I went to a property that's up for sale, it's been on the market for 55 days thus far, was recently reduced. It needs quite a bit of work, I'd say 30K to 45K in renovations, the price is $299, the Realtor that was showing the property said seller is motivated. I have researched the comps the price doesn't warrant $299K, I'd say $279K maybe. Would it be fetch to have Realtor make an offer of $200K or $225K or should I take a contractor to the house and see what he'd estimate repairs and then deduct repairs and come up with a price?
The answer depends on your level of comfort in construction estimating, but from the question, I'd suggest you bring a contractor along. Make sure it is a decent one with references and relevant experience. Also, is this a buy and hold or flip or other? The purchase price depends somewhat on your strategy, but I like the 70% rule or less for almost everything I do with properties. Pay no more than 70% of after repair value (ARV) for a property including rehab and holding costs. So, if the property is worth $300K ARV and needs $45K of rehab and holding, pay no more than $165K. Apologies if this was too elementary, but I wanted to cover all the bases.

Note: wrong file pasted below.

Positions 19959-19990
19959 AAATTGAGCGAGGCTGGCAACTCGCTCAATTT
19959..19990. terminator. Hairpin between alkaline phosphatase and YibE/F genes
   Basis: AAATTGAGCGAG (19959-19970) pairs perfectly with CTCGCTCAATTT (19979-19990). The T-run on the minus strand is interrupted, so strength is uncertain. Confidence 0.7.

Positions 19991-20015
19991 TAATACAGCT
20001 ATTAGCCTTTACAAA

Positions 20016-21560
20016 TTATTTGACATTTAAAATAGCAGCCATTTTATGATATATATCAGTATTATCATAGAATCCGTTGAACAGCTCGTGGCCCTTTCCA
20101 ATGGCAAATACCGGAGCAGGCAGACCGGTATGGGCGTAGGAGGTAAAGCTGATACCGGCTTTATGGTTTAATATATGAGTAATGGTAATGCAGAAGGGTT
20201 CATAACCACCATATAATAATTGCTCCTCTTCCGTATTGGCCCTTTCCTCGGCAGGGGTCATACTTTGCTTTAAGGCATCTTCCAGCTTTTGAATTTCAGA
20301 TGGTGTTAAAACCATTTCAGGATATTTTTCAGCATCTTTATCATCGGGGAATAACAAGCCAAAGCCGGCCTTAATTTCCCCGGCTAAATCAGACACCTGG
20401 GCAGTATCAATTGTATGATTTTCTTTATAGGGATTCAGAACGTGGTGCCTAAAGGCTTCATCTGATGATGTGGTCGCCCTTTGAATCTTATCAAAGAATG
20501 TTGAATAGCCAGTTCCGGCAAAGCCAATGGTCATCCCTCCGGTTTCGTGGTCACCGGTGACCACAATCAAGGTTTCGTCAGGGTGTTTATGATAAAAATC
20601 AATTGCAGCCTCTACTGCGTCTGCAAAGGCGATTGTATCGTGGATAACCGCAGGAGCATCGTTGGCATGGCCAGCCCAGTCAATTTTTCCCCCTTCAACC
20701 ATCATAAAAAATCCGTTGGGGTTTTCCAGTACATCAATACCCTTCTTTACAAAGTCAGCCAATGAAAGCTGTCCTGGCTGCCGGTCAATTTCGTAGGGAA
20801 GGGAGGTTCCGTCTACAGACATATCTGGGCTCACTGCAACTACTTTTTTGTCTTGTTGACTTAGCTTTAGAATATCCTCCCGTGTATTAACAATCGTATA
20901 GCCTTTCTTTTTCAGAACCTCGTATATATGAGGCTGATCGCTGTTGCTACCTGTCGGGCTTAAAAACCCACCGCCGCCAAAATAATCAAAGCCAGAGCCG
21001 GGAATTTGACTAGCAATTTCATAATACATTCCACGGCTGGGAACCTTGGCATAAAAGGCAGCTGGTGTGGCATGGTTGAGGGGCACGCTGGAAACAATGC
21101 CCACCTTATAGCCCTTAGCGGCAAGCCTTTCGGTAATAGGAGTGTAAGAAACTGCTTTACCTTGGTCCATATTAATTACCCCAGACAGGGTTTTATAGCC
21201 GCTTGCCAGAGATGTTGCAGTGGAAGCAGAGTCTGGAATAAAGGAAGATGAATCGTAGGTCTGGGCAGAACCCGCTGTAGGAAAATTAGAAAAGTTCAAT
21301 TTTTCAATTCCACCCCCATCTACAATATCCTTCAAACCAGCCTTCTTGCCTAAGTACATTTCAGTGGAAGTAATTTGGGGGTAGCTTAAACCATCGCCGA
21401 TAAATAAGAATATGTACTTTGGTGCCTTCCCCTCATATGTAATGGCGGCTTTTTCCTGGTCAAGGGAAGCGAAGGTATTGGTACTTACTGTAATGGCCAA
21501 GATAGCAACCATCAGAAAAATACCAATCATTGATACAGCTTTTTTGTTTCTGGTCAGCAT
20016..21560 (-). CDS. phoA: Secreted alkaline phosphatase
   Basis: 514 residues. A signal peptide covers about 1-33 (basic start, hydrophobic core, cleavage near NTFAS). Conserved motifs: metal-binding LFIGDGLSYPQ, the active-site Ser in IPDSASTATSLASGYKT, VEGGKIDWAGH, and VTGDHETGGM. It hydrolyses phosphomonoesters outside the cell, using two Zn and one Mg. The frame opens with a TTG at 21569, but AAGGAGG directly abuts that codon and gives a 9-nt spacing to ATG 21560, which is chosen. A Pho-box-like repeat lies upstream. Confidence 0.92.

@Nanette Miller your question tells me you do not know how to evaluate deals. Check out the free beginners guide under the learn tab above and search for 70% rule here on the site.
Do not base you offer on what you think they will accept. Base it on what works for you. You don't know what a seller will accept until you make your offer. I once purchased a property for $2000 that was listed for $68K. This was an exceptional deal but exceptional deals do happen.
Thanks Ned, you're right, it had entered my mine to offer 70 cents on the dollar but I figured there's no way the seller would accept; I must remember I can't think for someone else. Thanks.
Sounds like it doesn't matter if it's listed or not, goal is always 70% rule. I was just thinking differently because it's on MLS (which obviously has nothing to do with anything), right. Got it Thanks.
Right On, @ Marshall Downs.that margin of safety protects you from error.
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